Field Manual FM 3-07 Stability June 2014by United States Government US Army
Field Manual FM 3-07 Stability June 2014 contributes to the Army and joint community by providing tactical guidance on the conduct of operations focused on stability. FM 3-07 addresses employment of forces in the conduct of operations focused on stability. FM 3-07 expounds on the doctrinal fundamentals and concepts established in ADRP 3-0 and ADRP 3-07. Readers should… See more details below
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Field Manual FM 3-07 Stability June 2014 contributes to the Army and joint community by providing tactical guidance on the conduct of operations focused on stability. FM 3-07 addresses employment of forces in the conduct of operations focused on stability. FM 3-07 expounds on the doctrinal fundamentals and concepts established in ADRP 3-0 and ADRP 3-07. Readers should be familiar with ADRP 3-07, which establishes the doctrinal fundamentals for the conduct of operations focused on stability.
The principal audience for FM 3-07 is leaders and planners at the battalion level and above. Commanders and staffs of Army headquarters serving as a joint task force or multinational headquarters should also refer to applicable joint or multinational doctrine concerning the range of military operations and joint or multinational forces. Trainers and educators throughout the Army will also use this publication.
FM 3-07 is a common reference for all Army professionals, in the field and in the Army school system. The stability considerations in this publication apply to units at all levels. Army techniques publications discuss techniques for applying this doctrine. This publication will serve as a resource for the other government agencies, intergovernmental organizations, international organizations, nongovernmental organizations, and private sector entities who seek to understand the role of the military in broader stability efforts.
FM 3-07 uses joint terms where applicable. Most terms with joint or Army definitions are in both the glossary and the text. The definition for which FM 3-07 is the proponent publication (the authority) is marked with an asterisk (*) in the glossary and boldfaced in the text. For other definitions shown in the text, the term is italicized and the number of the proponent publication follows the definition.
Throughout U.S. history, the Army has learned that military force alone cannot secure sustainable peace. A comprehensive approach is required, as well as in-depth understanding of an operational environment. Stability ultimately aims to establish conditions the local populace regards as legitimate, acceptable, and predictable. Stabilization is a process in which personnel identify and mitigate underlying sources of instability to establish the conditions for long-term stability. Therefore, stability tasks focus on identifying and targeting the root causes of instability and building the capacity of local institutions. Army forces accomplish stability missions and perform tasks across the range of military operations and in coordination with other instruments of national power. Stability missions and tasks are part of broader efforts to establish and maintain the conditions for stability in an unstable area before or during hostilities, or to reestablish enduring peace and stability after open hostilities cease. Army stability doctrine is based on lessons learned from previous and contemporary operations.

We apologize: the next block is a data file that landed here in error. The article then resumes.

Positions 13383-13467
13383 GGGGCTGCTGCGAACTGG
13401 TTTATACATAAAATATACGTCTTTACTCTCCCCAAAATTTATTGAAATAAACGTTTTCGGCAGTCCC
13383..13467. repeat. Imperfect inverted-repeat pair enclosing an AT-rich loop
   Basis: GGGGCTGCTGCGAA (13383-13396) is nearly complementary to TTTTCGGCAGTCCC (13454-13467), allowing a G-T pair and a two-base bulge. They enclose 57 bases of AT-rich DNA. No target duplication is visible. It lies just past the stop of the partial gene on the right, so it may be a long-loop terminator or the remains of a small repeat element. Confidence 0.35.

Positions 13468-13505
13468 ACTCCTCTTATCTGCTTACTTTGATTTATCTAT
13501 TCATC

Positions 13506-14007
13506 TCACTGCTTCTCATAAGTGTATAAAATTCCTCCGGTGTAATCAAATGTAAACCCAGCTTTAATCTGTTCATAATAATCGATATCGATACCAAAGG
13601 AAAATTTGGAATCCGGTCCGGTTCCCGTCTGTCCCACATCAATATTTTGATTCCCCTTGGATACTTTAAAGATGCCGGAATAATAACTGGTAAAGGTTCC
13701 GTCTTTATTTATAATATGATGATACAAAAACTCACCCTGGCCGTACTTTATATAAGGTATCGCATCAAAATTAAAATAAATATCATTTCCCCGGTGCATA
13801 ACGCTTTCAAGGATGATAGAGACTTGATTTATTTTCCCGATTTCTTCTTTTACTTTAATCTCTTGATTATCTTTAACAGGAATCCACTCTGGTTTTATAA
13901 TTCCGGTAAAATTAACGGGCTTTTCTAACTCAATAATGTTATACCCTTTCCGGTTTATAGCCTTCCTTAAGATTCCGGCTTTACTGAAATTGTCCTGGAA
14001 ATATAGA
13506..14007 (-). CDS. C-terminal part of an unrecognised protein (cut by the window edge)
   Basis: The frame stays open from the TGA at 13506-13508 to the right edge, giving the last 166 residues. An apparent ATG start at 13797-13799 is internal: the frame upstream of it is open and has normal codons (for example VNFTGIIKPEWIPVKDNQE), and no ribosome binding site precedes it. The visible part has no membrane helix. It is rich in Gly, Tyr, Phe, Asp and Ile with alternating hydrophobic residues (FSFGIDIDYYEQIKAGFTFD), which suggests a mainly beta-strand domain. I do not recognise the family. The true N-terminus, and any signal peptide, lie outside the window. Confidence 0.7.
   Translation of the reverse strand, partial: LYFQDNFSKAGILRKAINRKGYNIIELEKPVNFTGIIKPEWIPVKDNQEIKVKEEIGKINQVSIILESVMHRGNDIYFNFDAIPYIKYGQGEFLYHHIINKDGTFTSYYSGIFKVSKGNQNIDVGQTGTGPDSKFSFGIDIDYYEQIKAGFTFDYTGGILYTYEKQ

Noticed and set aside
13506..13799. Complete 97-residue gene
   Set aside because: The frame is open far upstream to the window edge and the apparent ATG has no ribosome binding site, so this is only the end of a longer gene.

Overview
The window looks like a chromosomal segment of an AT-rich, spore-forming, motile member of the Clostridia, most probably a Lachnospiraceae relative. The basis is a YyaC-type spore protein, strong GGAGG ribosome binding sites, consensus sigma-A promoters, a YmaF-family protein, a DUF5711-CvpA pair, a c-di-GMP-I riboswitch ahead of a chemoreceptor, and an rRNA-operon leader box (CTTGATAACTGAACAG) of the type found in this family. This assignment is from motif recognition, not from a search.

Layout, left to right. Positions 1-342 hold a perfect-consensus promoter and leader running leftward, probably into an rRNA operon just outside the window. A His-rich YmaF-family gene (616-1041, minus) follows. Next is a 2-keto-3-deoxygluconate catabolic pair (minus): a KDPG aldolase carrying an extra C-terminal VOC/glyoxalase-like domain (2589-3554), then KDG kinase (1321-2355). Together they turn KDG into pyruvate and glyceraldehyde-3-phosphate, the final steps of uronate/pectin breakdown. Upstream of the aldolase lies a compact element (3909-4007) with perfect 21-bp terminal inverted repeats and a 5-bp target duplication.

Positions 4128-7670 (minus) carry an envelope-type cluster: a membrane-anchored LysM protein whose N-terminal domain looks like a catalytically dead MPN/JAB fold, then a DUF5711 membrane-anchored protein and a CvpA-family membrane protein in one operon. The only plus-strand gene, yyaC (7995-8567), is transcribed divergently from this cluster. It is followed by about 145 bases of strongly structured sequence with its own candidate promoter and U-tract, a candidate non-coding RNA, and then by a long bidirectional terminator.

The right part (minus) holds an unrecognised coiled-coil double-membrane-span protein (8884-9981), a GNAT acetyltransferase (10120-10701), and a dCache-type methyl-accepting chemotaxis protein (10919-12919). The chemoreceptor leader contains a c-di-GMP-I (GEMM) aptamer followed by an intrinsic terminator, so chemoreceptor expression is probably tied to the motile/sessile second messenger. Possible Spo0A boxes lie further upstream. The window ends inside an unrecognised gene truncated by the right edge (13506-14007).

FM 3-07 expands upon stability tasks, their role in unified land operations, and considerations specific to stability. It contains four chapters.
Chapter 1 expands the discussion of stability tasks introduced in ADP 3-07 and ADRP 3-07. It introduces the reader to the stability tasks and places them in the context of Army operations.
Chapter 2 discusses transitions, including how to perform the tasks of changing the focus of the operation. Transitions are an essential part of stability.
Chapter 3 addresses the whole-of-government and comprehensive approaches to unity of effort. This chapter elaborates considerations that will assist commanders and staffs in focusing collaboration and cooperation with partners toward a common goal.
Chapter 4 looks at assessment. Identifying and prioritizing the local sources of instability is an essential first step toward understanding on how to apply military resources and how to determine what is working.
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